Take time to listen
Patient listening and good questions will make us better missionaries
When I do premarital counseling, I tell couples to listen, listen, listen to each other. In Japanese, I write kiku, the verb for listen, three different ways, きく、聞く、聴く. In hiragana, kiku has a soft feel. This points to the need to listen to the emotions behind words. The second way of writing kiku also means to hear or to ask. This reminds us to make sure we have heard correctly and to ask if we are not sure. The third kiku means to make a conscious effort to listen deeply, focusing on the details while also contemplating the whole context. It is how a lover of classical music listens to an orchestra performing Bach. Only after we listen, listen, listen are we able to understand how we should respond.
Listening is very important for good relationships and for effective ministry. Often, we feel eager to speak and explain, but unless we first take time to listen, we will not know what is in the hearts of the Japanese people we want to share with. This principle applies widely—to culture, beliefs, rituals, and relationships. For example, when a Japanese person asks to get baptized, we naturally want to immediately celebrate and give thanks to the Lord, but if we ask a few questions and then listen, the person will often say more, sometimes sharing critical information that might otherwise have been missed. Here are a few examples from my experience.
A middle-aged woman told me that she wanted to be baptized. I invited her to sit down and I poured us some coffee. As we made small talk, I noticed that she seemed anxious. After about fifteen minutes she told me that she had cancer and said, “I want to get baptized in preparation for death.” I sipped my coffee, stalling as I prayed in my heart, then answered, “Baptism is preparation for life, not death.” That started a dialogue about the meaning of new life in Christ. Not long after, she was baptized with great joy. By the Lord’s grace, the medical treatment she received was effective, and she is still serving in the church and praising God.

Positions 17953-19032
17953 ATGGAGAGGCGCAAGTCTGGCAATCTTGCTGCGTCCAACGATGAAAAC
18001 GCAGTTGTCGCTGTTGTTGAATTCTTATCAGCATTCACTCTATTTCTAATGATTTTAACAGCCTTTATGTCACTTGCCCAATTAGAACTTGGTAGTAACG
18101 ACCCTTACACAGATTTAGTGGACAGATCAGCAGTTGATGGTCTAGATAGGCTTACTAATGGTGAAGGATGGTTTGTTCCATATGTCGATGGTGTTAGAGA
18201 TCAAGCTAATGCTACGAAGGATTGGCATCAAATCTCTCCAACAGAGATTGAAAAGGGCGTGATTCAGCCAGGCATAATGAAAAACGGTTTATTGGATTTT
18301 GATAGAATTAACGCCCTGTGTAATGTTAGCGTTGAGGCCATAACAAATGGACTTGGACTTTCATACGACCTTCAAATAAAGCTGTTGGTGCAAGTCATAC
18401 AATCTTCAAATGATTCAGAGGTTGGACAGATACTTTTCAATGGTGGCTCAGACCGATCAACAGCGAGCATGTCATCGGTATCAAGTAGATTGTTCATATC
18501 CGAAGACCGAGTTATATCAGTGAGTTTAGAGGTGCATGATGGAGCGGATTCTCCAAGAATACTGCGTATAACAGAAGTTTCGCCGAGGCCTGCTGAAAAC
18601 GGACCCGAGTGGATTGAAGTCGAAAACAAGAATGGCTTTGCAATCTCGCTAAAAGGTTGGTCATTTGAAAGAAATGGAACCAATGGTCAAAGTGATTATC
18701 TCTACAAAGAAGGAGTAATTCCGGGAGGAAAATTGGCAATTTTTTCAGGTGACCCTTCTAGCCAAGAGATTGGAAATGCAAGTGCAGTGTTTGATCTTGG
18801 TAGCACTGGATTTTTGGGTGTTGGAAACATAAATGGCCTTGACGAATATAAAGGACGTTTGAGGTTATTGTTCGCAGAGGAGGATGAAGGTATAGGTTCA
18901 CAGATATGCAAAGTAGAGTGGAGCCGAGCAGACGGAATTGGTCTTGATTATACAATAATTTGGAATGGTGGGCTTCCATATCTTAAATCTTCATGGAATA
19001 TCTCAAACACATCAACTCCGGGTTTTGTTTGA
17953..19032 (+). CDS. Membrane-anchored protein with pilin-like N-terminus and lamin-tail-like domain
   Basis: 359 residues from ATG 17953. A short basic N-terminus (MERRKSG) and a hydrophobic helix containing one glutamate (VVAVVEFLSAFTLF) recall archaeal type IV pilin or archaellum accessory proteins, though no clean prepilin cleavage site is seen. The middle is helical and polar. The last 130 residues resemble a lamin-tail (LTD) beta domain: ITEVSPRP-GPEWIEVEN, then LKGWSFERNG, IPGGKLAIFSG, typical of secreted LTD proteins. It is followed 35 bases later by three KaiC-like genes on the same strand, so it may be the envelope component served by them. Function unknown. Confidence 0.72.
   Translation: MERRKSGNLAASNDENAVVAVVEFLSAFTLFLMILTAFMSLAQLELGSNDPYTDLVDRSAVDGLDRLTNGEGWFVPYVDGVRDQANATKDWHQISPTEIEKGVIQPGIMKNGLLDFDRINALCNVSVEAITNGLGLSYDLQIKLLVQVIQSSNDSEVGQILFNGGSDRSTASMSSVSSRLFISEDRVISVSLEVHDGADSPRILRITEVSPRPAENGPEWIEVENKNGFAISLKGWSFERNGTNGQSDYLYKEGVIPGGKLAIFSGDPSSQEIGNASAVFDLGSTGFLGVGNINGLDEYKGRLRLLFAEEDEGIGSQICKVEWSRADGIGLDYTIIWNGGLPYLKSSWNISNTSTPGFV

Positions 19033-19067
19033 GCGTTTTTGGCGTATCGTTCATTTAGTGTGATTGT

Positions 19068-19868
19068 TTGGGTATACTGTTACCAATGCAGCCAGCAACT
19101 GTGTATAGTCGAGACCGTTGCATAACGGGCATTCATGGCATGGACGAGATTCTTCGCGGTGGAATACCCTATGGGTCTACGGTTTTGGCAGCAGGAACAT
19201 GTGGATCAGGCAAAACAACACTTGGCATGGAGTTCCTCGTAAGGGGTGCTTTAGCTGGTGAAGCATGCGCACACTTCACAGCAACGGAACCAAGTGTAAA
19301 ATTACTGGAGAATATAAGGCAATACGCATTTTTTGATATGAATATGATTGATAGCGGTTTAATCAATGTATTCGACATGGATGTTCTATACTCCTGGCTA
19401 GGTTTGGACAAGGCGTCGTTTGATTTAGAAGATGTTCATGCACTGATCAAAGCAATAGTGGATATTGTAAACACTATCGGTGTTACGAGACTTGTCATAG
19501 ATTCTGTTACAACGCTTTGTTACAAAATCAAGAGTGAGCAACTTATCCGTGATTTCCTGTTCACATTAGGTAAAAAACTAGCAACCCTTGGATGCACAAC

Another time, a young Japanese woman said she wanted to be baptized, but her parents were against it. As we talked, she said she was not sure why her parents were opposed, so I encouraged her to ask them. She came back and said, “My mother asks, ‘If you get baptized, who will you marry?’ and my father wants to know, ‘If you get baptized, who will bury you?’” They weren’t anti-Christian; they just loved their daughter and were doing their best to protect her future. To them, finding a good marriage partner and having children to lay one’s ashes to rest were essential for happiness. A year later, they gave permission for her baptism and her mother even came to watch.
In both cases, a process of listening, asking, and listening led to a better result than might have come from reacting quickly.
Sadly, I have met two Japanese men who received baptism without believing in Jesus. One was baptized because a missionary had helped him and he wanted to show his gratitude. Another just wanted to experience what it felt like to be a Christian. More questions and deeper listening might have led to real decisions of faith.
Over the years, I have made some progress at learning to listen, but—as my wife knows very well—I still have a lot to learn. However, over the years I have been blessed to meet a few expert listeners who have inspired me to try harder. Have you ever met an expert listener? An hour after you meet them you realize that they know all about you and you know very little about them. All because they asked a couple of questions and then listened with deep interest.
I believe we would all be more effective missionaries if we would learn to truly listen and hear what is in the hearts of those Jesus has given us to love. It isn’t easy, but it is worth it. Listen, listen, listen—you will be glad you did.